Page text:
MacDoesIt, a creator with almost 1.2 million subscribers, said that although “the internet can change lives for the better, especially on YouTube,” it’s important to remember that spending too much time on the internet, especially as a younger person, can be detrimental. He pointed to Twitter as an example, arguing that, “everything is black or white, he said-she said. There’s no more grey area.”
“It’s kind of a war growing up online right now,” MacDoesIt said. “Especially compared to years ago when we were all starting. I learned that you always have to stay true to yourself, and spend time away from the internet. The internet is pretty crazy right now.”
Kids on the internet are constantly taking in and seeking out information. A large portion of that info comes from YouTube videos and Twitch streams, according to security research firm Kaspersky Labs, and spending time on Facebook, Twitter and YouTube. That means there are a lot of opinions flying at young kids and teenagers on any given day. It’s hard enough to combat the level of hate floating around the internet as a consumer; actively being a creator at the same time presents a whole new set of challenges.
“The internet is becoming a little too much for me right now,” Gray said. “I see so much terrible stuff online. It took a while for me as a kid to learn that there is a world outside of the internet, right in front of you, that you should enjoy. All my friends were online when I was a kid, so I spent so much time hanging out with them. But it was a different time.”
When Pierce, Gray and MacDoesIt started around 2010 and 2011, the internet was in a different age. Social media wasn’t quite the juggernaut that it is today; YouTube was just becoming a vlogging platform instead of a place for viral videos and cat goofs; and people who happened to be famous online were mostly young. That last part is still true, but as more people have moved their careers entirely online, the demographic of who earns a living solely from creating content on YouTube has widened. Still, being successful online extremely young creates a lot of pressure for creators now, Pierce said.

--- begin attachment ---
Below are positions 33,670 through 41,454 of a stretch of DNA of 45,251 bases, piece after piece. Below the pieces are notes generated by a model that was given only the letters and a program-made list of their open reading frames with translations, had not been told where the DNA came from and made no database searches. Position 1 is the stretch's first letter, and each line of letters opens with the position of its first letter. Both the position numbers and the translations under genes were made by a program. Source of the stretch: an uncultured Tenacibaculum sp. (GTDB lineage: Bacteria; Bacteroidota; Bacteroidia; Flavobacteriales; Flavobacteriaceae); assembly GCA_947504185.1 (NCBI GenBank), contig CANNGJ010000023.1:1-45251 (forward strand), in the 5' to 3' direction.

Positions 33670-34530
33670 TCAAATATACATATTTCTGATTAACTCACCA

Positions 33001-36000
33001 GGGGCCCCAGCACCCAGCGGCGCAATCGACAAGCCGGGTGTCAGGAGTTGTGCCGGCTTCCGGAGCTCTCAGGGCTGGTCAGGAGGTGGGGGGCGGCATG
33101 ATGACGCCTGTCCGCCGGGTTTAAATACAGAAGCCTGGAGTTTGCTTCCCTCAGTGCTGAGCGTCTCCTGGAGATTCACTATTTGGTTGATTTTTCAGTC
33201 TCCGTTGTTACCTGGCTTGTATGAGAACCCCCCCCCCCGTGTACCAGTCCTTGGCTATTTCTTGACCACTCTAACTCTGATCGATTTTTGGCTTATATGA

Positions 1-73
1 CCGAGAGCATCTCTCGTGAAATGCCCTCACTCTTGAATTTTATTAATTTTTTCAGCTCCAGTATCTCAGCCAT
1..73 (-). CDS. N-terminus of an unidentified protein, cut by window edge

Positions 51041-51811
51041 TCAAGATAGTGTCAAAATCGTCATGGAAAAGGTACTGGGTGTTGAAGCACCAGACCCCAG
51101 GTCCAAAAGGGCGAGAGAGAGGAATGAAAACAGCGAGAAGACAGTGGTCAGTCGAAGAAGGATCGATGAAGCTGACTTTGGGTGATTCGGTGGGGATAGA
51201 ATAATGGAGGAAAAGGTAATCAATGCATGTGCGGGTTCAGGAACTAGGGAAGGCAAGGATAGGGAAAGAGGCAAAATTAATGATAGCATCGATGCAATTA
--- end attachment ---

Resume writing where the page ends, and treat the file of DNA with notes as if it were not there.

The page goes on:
“The culture of the internet right now is to be very successful very young,” Pierce said. “There is a pressure to be extremely successful by 20, and then continue to build on that success because there’s always someone younger. It’s hard, but I taught myself to remember that we’re all kids and there’s literally no end cap to when someone can become successful.
“It’s a weird race to become as successful as possible when you’re a kid and that can be really damaging professionally, especially when the internet makes it easy to say the wrong thing.”
Part of learning how to navigate the internet as a young creator is being aware of who’s sharing videos. ChandlerNWilson, a creator with more than 225,000 subscribers, said they learned early on that some people will share videos to incentivize harassment or hate. Understanding who their audience was, and really coming to terms with the idea of a public persona, was something they had to face head on early in their career.
“There are a lot of people on the internet who are not very nice, and who are creepy, dangerous or rude,” ChandlerNWilson said. “I learned how to use YouTube’s filtering tools pretty early to protect myself from these types of people. YouTube is a really fun place, but I had to learn there are also a ton of creepy people who watch videos.”
Despite everything they had to deal with growing up, and the responsibility they have now, none of the four creators said they would trade in their current life or YouTube career. The most important aspect of YouTube when they first started remains the same today: connecting with different people around the world, feeling less isolated and developing friendships.
“The internet had people and I didn’t as a kid,” Gray said. “All of my friends today are people I met years ago on YouTube. That’s a powerful thing to realize.”